A good forum for a law and public policy debate

Do you enjoy debating law and public policy? If so, I’ve got both an opportunity and a challenge for you:

As I have mentioned before on this blog, I am enrolled in a National Security Law class this semester. This class is outstanding; I’m so glad I elected to take it. Currently, we are looking at the War Powers Resolution as a result of the struggles of the Separation of Powers issues during Vietnam. One of the assignments we have for Monday is to re-reread the War Powers Resolution of 1973 and consider its strengths and weaknesses. We are to figure out how to “fix” the War Powers Resolution to make it better than what we currently have – what would you add, what would you rewrite, what would you strike altogether?

While I will be doing this over the course of the week, I thought I would take this opportunity to ask those of you who are interested in manners such as this to put your thoughts on this subject in a reply to this post. I am interested not only in forming my own opinion, but seeing how my opinion matches and diverges from other opinions, and I see this as an opportunity to get input from a variety of sources while developing my opinion – which can be of great help. You can get to a link of the War Powers Resolution by clicking here, and then clicking on the section numbers at the Cornell law website that comes up.

If this question piques your interest, don’t comment here. Instead, go to Out of the Binjo Ditch and let Steve know what you think. Aside from the fact that the question is inherently interesting, I think it’s a fascinating use of the collective intelligence of the internet to flesh out a challenging intellectual assignment.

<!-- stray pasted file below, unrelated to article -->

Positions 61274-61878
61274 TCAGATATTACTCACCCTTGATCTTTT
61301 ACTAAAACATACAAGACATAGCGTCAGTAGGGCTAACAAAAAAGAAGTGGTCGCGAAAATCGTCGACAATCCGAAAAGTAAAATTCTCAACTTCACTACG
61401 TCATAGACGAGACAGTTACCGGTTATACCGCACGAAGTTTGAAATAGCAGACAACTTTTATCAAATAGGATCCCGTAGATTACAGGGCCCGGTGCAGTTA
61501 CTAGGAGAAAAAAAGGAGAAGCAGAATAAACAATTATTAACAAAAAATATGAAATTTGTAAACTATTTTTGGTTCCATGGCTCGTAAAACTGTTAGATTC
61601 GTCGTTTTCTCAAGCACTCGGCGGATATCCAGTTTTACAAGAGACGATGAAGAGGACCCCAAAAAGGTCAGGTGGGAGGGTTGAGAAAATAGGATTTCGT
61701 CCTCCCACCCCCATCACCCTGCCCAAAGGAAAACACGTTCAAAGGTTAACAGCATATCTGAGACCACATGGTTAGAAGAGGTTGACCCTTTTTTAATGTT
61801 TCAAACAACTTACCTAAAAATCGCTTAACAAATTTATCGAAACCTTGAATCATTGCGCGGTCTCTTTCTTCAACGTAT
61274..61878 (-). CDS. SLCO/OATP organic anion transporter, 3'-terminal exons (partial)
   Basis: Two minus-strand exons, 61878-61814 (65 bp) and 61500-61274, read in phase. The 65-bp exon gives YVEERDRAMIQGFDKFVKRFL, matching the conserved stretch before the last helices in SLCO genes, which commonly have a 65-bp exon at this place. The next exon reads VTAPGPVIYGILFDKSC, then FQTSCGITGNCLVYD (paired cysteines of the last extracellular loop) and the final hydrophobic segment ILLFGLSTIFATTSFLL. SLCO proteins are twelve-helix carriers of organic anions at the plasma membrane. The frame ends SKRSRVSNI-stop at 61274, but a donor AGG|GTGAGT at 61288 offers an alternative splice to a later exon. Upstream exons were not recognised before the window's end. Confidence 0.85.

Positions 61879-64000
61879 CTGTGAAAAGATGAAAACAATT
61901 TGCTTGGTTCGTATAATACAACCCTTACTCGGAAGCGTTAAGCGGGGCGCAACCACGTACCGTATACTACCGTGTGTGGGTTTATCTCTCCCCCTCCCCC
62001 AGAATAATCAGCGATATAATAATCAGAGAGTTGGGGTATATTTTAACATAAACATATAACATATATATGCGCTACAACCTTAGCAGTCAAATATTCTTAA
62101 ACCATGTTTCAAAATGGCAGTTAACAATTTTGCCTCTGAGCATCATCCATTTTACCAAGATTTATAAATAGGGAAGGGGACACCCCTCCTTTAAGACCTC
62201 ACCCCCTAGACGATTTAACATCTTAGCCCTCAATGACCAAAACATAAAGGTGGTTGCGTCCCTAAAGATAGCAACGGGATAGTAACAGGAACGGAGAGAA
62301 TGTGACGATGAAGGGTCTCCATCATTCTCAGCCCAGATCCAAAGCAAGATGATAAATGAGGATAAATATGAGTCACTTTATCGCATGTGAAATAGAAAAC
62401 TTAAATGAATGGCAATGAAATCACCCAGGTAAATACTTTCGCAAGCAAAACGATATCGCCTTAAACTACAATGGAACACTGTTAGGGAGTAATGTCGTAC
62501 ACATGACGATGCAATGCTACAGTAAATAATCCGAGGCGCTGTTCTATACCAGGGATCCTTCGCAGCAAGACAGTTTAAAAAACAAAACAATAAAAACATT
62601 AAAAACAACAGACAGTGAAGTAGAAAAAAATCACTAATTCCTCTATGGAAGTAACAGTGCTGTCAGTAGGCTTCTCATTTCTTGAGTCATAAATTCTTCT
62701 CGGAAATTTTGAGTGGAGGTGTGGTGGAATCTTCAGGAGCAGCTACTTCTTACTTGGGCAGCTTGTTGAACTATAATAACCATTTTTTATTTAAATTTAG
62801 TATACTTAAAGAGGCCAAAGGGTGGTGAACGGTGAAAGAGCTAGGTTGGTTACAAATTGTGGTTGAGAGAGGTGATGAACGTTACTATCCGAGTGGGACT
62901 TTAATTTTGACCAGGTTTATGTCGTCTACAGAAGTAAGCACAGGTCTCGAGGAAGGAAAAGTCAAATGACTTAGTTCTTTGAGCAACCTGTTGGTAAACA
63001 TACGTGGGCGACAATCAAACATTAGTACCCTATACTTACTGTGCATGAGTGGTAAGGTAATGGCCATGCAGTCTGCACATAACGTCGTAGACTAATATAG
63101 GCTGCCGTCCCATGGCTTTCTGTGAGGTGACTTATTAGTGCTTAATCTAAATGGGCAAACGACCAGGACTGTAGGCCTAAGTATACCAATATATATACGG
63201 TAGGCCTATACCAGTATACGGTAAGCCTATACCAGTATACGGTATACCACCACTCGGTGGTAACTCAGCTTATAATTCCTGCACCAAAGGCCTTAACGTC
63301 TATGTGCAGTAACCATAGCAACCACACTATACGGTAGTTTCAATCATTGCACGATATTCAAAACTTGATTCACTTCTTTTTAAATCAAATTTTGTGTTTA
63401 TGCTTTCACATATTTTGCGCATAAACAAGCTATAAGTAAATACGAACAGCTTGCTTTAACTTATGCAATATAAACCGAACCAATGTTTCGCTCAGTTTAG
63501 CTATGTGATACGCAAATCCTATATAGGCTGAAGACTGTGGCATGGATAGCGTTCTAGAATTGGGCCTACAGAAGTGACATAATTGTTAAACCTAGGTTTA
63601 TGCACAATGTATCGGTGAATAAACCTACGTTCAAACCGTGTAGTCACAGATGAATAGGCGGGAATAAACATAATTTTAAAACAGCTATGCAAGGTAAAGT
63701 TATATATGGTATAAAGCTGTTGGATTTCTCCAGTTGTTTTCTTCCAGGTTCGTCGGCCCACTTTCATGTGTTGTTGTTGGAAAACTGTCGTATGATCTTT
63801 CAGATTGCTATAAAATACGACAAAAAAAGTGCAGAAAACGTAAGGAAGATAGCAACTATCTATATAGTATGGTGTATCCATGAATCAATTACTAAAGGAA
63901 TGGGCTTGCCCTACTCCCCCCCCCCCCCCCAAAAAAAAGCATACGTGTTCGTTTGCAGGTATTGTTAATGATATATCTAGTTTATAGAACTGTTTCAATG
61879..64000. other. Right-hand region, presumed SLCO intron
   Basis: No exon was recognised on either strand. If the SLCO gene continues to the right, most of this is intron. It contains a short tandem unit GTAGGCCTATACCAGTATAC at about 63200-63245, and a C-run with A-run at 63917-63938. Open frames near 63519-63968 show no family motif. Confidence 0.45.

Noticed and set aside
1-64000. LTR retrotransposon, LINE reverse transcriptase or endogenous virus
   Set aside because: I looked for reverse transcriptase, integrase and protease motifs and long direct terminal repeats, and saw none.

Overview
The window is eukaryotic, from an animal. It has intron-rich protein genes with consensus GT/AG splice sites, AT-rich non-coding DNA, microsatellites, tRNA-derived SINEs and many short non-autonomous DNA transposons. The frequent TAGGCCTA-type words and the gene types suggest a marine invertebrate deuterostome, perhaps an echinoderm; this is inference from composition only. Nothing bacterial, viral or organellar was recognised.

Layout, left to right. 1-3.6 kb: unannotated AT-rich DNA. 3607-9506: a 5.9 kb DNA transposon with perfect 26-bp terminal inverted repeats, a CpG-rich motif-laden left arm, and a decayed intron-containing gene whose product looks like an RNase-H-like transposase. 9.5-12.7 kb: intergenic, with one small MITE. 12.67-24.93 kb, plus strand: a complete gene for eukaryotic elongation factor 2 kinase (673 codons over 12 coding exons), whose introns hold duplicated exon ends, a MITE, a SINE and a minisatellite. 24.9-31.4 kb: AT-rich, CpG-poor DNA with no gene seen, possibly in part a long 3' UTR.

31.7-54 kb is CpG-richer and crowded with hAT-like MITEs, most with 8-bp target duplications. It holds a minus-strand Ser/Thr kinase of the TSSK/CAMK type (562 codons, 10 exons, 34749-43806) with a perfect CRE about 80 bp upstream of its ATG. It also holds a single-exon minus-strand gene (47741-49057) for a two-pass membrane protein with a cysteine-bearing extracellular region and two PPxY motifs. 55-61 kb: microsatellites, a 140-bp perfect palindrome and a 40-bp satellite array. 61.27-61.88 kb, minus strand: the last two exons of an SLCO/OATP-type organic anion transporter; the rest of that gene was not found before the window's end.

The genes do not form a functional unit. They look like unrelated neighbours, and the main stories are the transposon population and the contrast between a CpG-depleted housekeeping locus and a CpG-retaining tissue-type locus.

By the way, if you’ve never read a statute before, this will give you a good chance to see why we need lawyers.  This is so gibberishy nobody but someone paid to do so would want to read with it and struggle with its terms — something that applies to a disproportionate number of laws, both state and federal.  There’s a statutory style of writing that itself should be illegal.

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  • JJ

    This is why we need lawyers? Were they not the ones who rendered it gibberish to begin with? The statute is a masterpiece of doubletalk, designed solely, as far as I can tell, to allow congress to feel important and exercise a limit on the powers of the Presidency.

    Entirely irrelevant for the major worry of the time when it was written, too. That was of course the USSR, and all this consultative stuff in 1545 and 1546 – three days, two sessions, fifteen days, a month – not very relevant to a war that would have been all over in under an hour.

  • jg

    So, a question for you all: who do those who make law write so poorly? Why is ‘legalese’ considered a pejorative term?

    Do law schools emphasize the ability to write well? If so, then the problem must emerge later.

    Admiring those who can speak and write well (which BW addresses in another good post), I wonder, too, if we give these voices proper due.

    How mired we are in confusion without their skills.
    Believe it or not, I am thinking about a journalist! for the moment–Caroline Glick of the Jerusalem Post. Clarity is such a virtue! (Wow, she has an admirable resume:)


  • http://stevehouchin.blogspot.com Steve